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OSTIblog Articles in the coauthorship Topic

Why might the critical-point behavior of coauthorship networks be universal? The symmetry group of the associated concept space

In December 2008, Luis Bettencourt and David Kaiser reported their findings[1] from studies of research collaboration networks, which included their discovery that, as coauthorship networks in a particular field reach the point of forming a single giant component of interconnected authors that dwarfs all other coauthor groups in that field, the growth near that point depends in a universal way on the average number of coauthors per author.  In particular, the fraction of coauthor links that belong to the giant component appears to be proportional to ( - kc)0.35, where kc, which marks the critical point, depends on the research field.[2]  The remarkable fact is that the exponent, 0.35, fits the data for networks in several quite distinct fields.  This value apparently isn’t common to networks in general, though.  I had wondered what features of a network do determine the exponent’s value.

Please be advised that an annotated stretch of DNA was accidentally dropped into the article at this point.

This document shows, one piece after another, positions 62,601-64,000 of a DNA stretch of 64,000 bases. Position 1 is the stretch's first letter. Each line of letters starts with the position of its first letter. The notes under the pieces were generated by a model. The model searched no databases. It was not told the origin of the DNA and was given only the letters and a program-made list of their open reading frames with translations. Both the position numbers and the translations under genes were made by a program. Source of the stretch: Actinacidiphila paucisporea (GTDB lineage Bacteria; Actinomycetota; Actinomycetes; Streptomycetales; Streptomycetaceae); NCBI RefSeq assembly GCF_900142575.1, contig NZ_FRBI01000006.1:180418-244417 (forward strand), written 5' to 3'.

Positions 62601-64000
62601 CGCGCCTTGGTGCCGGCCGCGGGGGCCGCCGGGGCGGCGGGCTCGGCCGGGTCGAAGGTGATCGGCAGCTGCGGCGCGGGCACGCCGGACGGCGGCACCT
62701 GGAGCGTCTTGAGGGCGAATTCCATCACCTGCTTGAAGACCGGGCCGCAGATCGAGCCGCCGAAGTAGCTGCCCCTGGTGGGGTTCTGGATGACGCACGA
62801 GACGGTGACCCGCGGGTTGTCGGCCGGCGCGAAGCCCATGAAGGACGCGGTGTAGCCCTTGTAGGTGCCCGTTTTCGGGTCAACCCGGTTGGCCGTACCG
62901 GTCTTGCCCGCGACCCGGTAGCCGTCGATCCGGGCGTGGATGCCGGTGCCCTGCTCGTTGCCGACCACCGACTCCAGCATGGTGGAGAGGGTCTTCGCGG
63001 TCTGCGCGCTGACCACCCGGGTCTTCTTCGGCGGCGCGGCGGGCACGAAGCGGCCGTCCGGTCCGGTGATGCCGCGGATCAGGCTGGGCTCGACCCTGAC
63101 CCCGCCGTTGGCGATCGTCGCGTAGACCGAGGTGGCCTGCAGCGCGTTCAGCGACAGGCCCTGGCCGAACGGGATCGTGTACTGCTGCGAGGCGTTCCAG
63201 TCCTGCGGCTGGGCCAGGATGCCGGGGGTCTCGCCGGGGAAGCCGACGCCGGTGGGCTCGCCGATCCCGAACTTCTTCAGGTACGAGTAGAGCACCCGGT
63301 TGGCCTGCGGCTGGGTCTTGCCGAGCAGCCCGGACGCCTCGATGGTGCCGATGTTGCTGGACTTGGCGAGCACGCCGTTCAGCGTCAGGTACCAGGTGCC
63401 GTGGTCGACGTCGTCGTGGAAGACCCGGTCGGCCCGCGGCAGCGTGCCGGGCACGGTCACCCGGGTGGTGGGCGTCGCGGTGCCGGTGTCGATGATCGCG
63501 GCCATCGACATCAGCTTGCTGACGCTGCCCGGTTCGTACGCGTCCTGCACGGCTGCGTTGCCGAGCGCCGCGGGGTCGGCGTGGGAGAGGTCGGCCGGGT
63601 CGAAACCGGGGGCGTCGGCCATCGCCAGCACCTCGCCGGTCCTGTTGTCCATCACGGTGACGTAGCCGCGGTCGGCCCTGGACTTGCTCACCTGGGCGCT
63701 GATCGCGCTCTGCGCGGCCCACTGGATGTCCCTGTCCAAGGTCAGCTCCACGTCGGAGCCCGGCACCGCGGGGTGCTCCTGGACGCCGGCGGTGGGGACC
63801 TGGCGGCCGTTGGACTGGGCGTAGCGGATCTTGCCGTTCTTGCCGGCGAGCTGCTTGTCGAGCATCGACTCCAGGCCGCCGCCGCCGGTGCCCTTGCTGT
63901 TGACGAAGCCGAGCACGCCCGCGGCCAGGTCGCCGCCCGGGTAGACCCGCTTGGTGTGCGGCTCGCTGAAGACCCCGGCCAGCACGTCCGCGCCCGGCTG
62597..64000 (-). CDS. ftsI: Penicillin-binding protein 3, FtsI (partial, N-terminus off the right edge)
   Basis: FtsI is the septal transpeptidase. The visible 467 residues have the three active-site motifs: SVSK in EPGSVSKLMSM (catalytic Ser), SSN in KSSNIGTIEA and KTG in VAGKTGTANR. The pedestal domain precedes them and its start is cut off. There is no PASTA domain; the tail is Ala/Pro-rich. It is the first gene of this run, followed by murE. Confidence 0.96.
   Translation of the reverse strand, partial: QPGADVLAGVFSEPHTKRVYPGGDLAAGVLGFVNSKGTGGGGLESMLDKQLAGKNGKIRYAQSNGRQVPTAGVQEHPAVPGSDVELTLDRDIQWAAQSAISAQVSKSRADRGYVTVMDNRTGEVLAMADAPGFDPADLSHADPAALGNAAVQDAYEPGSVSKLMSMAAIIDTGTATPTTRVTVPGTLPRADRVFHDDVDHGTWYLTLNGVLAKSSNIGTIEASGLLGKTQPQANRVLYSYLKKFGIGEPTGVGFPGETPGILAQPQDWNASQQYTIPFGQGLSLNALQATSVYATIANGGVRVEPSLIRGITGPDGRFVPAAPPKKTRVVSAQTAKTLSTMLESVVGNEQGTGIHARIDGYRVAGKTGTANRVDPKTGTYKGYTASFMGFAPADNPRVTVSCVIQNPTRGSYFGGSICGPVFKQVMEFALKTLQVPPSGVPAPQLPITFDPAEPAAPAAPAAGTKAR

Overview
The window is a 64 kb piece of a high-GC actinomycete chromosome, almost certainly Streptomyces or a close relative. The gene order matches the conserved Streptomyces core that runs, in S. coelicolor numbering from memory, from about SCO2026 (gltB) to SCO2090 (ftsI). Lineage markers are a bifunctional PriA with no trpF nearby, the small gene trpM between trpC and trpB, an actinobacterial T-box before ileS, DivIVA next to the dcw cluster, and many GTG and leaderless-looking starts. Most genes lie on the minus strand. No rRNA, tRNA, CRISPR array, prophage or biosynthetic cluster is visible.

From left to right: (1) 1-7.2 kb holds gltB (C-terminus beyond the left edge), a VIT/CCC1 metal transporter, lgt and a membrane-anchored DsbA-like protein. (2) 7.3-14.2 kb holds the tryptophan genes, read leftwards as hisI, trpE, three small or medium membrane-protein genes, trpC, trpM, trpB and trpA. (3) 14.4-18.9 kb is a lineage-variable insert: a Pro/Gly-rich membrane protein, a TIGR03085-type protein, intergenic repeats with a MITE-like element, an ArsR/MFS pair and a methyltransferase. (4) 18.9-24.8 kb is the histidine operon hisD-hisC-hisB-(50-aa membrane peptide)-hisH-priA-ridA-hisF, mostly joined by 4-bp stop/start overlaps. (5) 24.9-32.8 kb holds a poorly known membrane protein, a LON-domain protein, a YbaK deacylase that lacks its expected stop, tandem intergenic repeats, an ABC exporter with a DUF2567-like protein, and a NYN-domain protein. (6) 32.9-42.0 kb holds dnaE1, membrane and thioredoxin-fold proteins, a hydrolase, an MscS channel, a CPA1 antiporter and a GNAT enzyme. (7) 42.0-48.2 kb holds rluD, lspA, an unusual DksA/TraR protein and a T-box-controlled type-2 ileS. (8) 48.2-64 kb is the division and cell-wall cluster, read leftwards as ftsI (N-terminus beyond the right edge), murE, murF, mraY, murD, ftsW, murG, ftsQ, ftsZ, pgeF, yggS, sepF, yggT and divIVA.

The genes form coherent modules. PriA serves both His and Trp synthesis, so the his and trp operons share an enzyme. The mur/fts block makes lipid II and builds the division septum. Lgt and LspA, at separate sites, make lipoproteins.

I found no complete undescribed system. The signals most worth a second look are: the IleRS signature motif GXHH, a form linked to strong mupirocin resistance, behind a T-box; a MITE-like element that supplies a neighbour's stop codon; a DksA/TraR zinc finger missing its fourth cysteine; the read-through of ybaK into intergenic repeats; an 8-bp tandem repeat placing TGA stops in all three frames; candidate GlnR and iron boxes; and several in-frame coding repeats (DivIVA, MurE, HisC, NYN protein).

Many physical systems exhibit critical-point transitions like the formation of a giant component in networks—e.g., iron magnets lose their magnetism at a certain critical temperature, and the sharp difference between the densities of water and water vapor disappears above a critical pressure. ...

Related Topics: bettencourt, coauthorship, kaiser